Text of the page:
Opinion filed October 21, 1983.
SYLLABUS BY THE COURT
CRIMINAL LAW — Possession of Marijuana with Intent to Sell and Possession of Drug Paraphernalia — Motion to Suppress Evidence — Limitation of State's Cross-examination of Defendant — Motion for New Trial. In a prosecution for possession of marijuana with intent to sell and possession of marijuana, the record is examined and it is held: The district court did not err in (1) denying defendant's motion to suppress the evidence seized in the execution of the search warrant; (2) refusing to issue a protective order limiting the State's cross-examination of the defendant; and (3) refusing to grant defendant a new trial.
Review of the judgment of the Court of Appeals in 8 Kan. App. 2d 461, 660 P.2d 574 (1983). Appeal from Anderson district court, JAMES J. SMITH, judge. Judgment of the Court of Appeals reversing the district court is reversed. Judgment of the district court is affirmed. Opinion filed October 21, 1983.
Lawrence P. Ireland, of Ireland, Enright and Baird, of Topeka, argued the cause, and B.L. Pringle, of Topeka, and Lynn E. Martin, of Paola, were on the briefs for appellant.
Herman A. Loepp, county attorney, argued the cause, and Robert T. Stephan, attorney general, was with him on the briefs for appellee.
The opinion of the court was delivered by
John Walter was convicted of possession of marijuana with intent to sell (K.S.A. 1982 Supp. 65-4127b[ b]) and possession of drug paraphernalia (K.S.A. 1982 Supp. 65-4152). On appeal the Court of Appeals reversed the convictions and remanded the case for a new trial. State v. Walter, 8 Kan. App. 2d 461, 660 P.2d 574 (1983). The matter is before us on petition for review.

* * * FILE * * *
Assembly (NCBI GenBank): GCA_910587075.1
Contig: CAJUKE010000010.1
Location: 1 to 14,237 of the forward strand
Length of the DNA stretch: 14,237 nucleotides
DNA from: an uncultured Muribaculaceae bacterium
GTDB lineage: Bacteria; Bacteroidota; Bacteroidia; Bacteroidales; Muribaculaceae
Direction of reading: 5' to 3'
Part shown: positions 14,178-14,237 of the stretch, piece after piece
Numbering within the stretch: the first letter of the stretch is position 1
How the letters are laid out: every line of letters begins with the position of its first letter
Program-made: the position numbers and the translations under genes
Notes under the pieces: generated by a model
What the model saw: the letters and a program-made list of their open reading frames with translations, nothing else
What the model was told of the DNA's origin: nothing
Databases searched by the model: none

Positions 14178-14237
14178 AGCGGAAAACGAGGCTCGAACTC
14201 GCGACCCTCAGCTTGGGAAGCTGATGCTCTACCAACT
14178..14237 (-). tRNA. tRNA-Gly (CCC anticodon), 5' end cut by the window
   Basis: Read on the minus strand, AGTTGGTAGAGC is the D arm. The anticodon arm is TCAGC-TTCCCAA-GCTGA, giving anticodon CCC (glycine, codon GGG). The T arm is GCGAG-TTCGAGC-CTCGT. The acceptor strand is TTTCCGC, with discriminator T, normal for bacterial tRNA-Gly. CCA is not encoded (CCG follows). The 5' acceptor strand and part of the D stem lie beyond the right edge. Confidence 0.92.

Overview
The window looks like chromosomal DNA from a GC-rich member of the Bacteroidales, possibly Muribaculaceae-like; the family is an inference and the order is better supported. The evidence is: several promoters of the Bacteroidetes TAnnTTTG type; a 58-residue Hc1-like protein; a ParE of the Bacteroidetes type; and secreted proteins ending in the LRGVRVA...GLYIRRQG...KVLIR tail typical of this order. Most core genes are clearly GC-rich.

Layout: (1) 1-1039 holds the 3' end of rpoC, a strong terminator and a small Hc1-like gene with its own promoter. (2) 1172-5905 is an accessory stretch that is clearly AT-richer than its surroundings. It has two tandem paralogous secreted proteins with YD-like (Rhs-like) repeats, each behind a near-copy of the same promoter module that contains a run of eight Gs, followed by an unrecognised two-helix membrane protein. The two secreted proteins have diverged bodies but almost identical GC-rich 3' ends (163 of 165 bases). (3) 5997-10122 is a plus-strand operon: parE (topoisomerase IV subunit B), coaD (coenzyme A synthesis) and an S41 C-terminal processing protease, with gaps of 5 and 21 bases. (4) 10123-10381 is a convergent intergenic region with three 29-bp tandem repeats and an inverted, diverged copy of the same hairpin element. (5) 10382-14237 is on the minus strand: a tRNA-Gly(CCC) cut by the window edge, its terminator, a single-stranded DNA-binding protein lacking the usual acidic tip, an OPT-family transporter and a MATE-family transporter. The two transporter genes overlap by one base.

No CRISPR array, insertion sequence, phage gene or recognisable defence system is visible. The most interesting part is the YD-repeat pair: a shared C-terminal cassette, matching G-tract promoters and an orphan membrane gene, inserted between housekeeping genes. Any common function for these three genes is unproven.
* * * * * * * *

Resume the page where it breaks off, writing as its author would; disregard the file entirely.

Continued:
The Court of Appeals held the district court erred in denying defendant's motion to suppress all evidence seized in the execution of a search warrant. By virtue of this determination, other issues raised on appeal were not reached by the Court of Appeals.
We shall first discuss defendant's challenges to the affidavit on which the search warrant was issued. The search warrant was issued July 23, 1981 on the affidavit of Don Hermreck, then Anderson County Sheriff. The affidavit states:
"Affiant is the Anderson County Sheriff and has received heretofore unverified information from several sources that John Walter was growing marijuana on the above-described premises. On July 21, 1981, affiant received one such report from an informant who specifically said that he had personally observed marijuana growing on the above-stated premises. Affiant, upon receiving that information proceeded to view the premises from the public road south of the Walter's premises approximately 100 feet and saw what appeared to be approximately 1 acre of marijuana plants growing approximately 75 to 100 feet west of the house. Most of the plants were taller than the affiant. Affiant, based upon his experience in law enforcement dealing with, handling, and observing marijuana, believes the plants he observed growing to be marijuana."
The search warrant was executed the same day. A large quantity of growing marijuana (when cut by deputy sheriffs the marijuana filled a county dump truck) as well as a plastic planting flat with fitted individual seedling containers and a trowel were seized. The marijuana plants were, for the most part, six feet or greater in height, were planted in rows and occupied approximately three-fourths of an acre. The planting and cultivation equipment was located in the marijuana plot.